Children aged 0 through pre-K were invited to bring the special “grand” in their life — Grandma, Grandpa, Nana, Papa, Opa and/or Oma — to this celebration of two generations. The program included crafts, Bingo, interactive fitness activities and a photo booth, as well as a story time with the children's librarian and sing-along.
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For the past three years the Lakeville Public Library has hosted a Noon Year’s Eve celebration on Dec. 31. We make party hats, dance, have photo booths and do a countdown to noon. The festivities end with a huge pizza party.
This is one of our largest and costliest events of the year; last year's party attracted more than 200 guests.
ALA, in partnership with the FINRA Investor Education Foundation, has released a collection of free online games to teach children basic financial skills related to earning, saving and spending money.
The four interactive games — part of a series called Thinking Money for Kids and available at tm4k.ala.org — are designed for children ages 7 to 11 but are appropriate for other ages as well.
Science @ Home! is a weekly program that demonstrates simple science projects with everyday objects that children can do at home, combined with an explanation of how the science behind the project works. The program debuted on April 6, 2020, and is tentatively scheduled to run through the end of August.
The idea for Science @ Home! came just after the library closed to the public. Staff had filmed a couple of virtual storytimes the day before staff was sent home, so we had about a week of virtual programs ready.
Librarians and other educators often worry about the “summer slide” — the decline in academic skills that occurs over the summer, especially among low-income families who may lack the resources to attend summer camps or the like. This year, we can add the “COVID-19 slide” to our list of concerns.
In this session, the Free Library of Philadelphia’s Culinary Literacy Center will share their work over the last five years using food and cooking as a context for learning in neighborhood libraries across Philadelphia. With some basic utensils and countertop appliances, you can create your own mobile kitchen classroom.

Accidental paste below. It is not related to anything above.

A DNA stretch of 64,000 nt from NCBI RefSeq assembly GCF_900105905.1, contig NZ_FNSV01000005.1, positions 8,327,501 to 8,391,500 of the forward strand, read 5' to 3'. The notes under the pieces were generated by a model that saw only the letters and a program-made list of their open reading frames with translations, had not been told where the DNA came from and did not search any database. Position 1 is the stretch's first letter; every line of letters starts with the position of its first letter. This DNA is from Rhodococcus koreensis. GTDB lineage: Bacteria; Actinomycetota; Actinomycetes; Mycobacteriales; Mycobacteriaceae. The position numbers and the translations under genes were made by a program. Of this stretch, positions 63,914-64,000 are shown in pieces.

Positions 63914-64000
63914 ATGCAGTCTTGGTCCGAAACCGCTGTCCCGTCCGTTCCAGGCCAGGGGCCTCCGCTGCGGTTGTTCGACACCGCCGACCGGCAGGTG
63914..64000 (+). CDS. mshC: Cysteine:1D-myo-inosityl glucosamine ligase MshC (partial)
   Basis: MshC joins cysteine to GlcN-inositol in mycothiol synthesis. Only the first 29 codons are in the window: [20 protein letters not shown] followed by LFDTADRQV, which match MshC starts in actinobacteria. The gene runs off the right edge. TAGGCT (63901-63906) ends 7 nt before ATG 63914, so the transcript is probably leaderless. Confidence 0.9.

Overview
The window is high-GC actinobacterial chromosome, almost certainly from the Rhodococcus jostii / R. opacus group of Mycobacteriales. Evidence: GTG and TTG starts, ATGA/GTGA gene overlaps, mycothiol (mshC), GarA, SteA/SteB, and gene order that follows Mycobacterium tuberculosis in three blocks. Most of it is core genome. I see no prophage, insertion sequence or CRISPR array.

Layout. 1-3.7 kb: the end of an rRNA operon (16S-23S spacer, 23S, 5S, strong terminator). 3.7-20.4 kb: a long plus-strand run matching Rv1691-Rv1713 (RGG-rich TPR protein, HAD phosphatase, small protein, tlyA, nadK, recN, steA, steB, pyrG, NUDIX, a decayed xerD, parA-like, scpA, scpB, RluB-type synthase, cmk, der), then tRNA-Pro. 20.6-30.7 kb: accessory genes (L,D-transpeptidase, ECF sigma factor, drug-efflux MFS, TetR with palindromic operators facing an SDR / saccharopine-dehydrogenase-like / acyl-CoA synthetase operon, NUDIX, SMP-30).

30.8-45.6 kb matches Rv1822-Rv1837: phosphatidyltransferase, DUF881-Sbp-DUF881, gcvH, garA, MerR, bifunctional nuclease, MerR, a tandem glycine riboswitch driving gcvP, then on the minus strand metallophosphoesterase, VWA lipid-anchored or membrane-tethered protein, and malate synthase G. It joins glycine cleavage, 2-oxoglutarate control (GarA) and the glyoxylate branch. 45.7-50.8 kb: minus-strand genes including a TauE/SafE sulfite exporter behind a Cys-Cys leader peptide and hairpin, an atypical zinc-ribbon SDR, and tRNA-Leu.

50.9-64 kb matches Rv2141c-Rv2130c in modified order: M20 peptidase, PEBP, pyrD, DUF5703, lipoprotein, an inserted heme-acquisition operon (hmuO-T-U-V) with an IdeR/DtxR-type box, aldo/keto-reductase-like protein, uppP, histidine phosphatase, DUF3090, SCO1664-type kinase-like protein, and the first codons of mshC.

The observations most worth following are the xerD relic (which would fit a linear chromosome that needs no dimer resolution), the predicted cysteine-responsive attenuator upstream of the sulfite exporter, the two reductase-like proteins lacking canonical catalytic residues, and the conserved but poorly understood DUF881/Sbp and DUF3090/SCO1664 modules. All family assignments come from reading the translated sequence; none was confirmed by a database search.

In September teens have busy schedules, and I want our public library to offer a relaxing break and meaningful creative outlets. However, I also strive to design programs where teens can grapple with the topics they are passionate about. Top on the list of pressing concerns is freedom of expression.
With the 2020 election right around the corner, there is an Internet trend that should give angst to anyone who works with young people and/or information literacy.
It’s called a “deepfake,” and it is a technique in which artificial intelligence-based technology is used to alter or produce video content. Essentially, a deepfake is a video of something that looks like it occurred, but truly did not.
Looking to add some movement to your story times? Interested in physical literacy, but not sure where to start? Here are six groovy titles to get you off on the right foot (pun intended). You can find more kid-friendly physical literacy book reviews here. So gather some kid-friendly instruments and be prepared to make some noise!
Build a Better World with Magna-Tiles was one session of our STEAM and community engagement-focused summer reading program. This session used Magna-Tiles (clear plastic 2-D geometric shapes that are lined with magnets and can be combined to create 2- and 3-D designs) in a hands-on, student-led program.
At Skokie Public Library, we recently spent four months exploring different aspects of what it means to be human, as a host site of ALA's Exploring Human Origins exhibition. In one of our upper-elementary science programs, we focused specifically on the human brain and its memory capabilities. The program was literally sugar-coated, as you’ll see below.